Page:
Weight Loss Tips for ADHD Adults

For adults with ADHD, trying to losing weight can seem all but impossible. Either you plunge right in to a new diet and exercise routine — and quit three weeks later — or you lack the motivation for getting started. But if you're on board this time, this game plan will help you reach your goals and be healthier for life.

Here’s an  ADHD-friendly fitness program that will hold your attention. © Jupiter Images

Most people struggle to lose weight. But, according to some experts, it may be even more difficult for ADHD adults, who may struggle with their weight because they have difficulty interpreting what their body is trying to tell them — just as they have trouble understanding what others are trying to tell them in conversations and social settings. Adults with attention deficit may mistake feeling upset with being hungry, or they may overeat in a subconscious attempt to soothe negative feelings.

Another weight-loss challenge for ADHD adults is staying focused long enough to stick to a diet and an effective exercise routine. Being easily distracted and impulsive can make it difficult to stick to any sort of project — weight loss and exercise included.

The good news is that experts have found preliminary results that show, in many cases, patients can control their weight by treating their ADHD and related symptoms like depression. Combined with a healthy diet and exercise regime, overweight ADHD adults can be on their way to slimmer days.

Here are tips on how to tip the scale in your favor when it comes to weight loss.

Exercise

It's a simple equation: Energy Consumed - Energy Burned = Weight. Consuming energy (calories and carbohydrates) without burning it off is like continuing to fill your car's gas tank without ever turning on the motor. Eventually the tank will overflow. If it didn't spill out of the top, the tank would eventually burst.

Additionally, exercise can help control some ADHD symptoms by increasing dopamine and norepinephrine in the brain. These neurotransmitters play leading roles in regulating the attention system. With regular physical activity, ADD adults can raise the baseline levels of dopamine and norepinephrine by spurring the growth of new receptors in certain brain areas, further regulating attention.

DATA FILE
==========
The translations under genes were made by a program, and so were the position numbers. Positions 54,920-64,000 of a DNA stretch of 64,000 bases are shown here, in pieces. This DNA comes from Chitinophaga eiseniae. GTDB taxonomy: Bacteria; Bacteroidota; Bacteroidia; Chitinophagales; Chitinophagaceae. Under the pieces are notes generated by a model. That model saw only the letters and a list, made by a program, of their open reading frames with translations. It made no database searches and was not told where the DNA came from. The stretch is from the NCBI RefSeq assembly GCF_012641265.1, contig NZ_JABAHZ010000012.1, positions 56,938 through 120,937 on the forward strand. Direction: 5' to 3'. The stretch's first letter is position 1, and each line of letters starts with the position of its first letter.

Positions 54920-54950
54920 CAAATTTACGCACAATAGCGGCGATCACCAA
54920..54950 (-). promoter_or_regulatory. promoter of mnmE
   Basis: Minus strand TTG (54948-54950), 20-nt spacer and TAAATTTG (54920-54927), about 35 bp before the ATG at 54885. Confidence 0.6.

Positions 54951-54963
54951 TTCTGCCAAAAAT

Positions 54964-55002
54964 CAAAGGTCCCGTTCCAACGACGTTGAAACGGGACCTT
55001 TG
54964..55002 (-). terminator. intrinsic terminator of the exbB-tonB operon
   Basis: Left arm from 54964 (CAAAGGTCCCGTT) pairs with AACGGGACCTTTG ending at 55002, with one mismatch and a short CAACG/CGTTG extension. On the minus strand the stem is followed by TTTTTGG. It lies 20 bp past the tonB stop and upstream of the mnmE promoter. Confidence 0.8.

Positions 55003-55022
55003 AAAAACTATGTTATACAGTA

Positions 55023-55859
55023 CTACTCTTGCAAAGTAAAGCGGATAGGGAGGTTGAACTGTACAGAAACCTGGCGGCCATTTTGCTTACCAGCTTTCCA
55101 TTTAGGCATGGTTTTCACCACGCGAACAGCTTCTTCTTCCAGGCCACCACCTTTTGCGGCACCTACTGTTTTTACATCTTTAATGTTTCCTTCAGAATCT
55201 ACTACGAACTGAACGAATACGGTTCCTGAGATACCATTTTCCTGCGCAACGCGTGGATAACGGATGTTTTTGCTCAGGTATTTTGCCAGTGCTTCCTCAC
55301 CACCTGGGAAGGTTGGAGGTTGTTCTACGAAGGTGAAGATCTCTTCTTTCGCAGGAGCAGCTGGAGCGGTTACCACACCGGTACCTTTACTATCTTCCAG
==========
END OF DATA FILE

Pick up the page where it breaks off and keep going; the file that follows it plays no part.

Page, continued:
If you've been sedentary for some time, you will need to gradually rebuild muscle tone, flexibility, and stamina. Talk with your doctor to make sure you can handle intense physical activity, but know that even just walking can be great exercise. As you lose weight, you'll be able to go for longer walks.

Treadmills, elliptical machines, and stationary bikes all offer great cardiovascular activity, but they can also get boring very quickly. Interval training is the perfect solution to keep your interest. Interval training alternates a short burst of high-intensity exercise with bouts of low-intensity activity, burning more fat in 20 minutes than longer workouts do.

Here's how to do it:

  • Warm up for five or 10 minutes on a stationary bike, treadmill, or on a run.
  • Then pedal, walk, or run as fast as you can, for 20 to 30 seconds, followed by a minute or two of low-intensity activity.
  • Speed up again, then lay back. Do five or six alternations in 20 minutes.

Set Positive, Realistic Goals

You didn't put on 20, 30 or 100 extra pounds overnight, and it won't come off that quickly either. It takes time to reverse the effects of years of over eating and inactivity so talk with your doctor about setting realistic weight-loss goals.

When it comes to exercise, many adults with ADHD set goals that are unrealistically high - and unwittingly set the stage for failure. For instance, if you say that you'll work out for 30 minutes but manage only 15, you may feel so discouraged that you skip your next workout session.

Here's a better idea: First, decide upon the absolute minimum amount of exercise that you find acceptable - for example, working out for 15 minutes twice a week. Then set an easy maximum workout goal - maybe 30 minutes twice a week. Chances are, you'll have no trouble reaching your minimum goal - and there's a pretty good chance that you'll also exceed your maximum too.

Meeting your goals makes you feel good and encourages you to stick with your workouts. Also remember to increase your minimum and maximum goals periodically so you don't get in a rut.

Have a Plan

Like most ADHDers, you probably hate structure - especially when it comes to working out and doing other "chores." So feel free to add some flexibility to your structure by scheduling not one but several workouts during any given 24-hour period. For example, you might schedule your weekend workout for 10 a.m., 1 p.m., and 3 p.m. Saturday, and 11 a.m., 2 p.m., and 5 p.m. Sunday. That's six chances. Odds are, you'll make one of them.

If you told yourself that you would exercise before the end of the day, don't allow yourself to bag it. Even if it's 11:30 p.m., you still have time. If it's impossible to go outside or make it to the gym, run in place or do some jumping jacks or pushups. Your goal is to end the day saying, "I did what I said I would do!"

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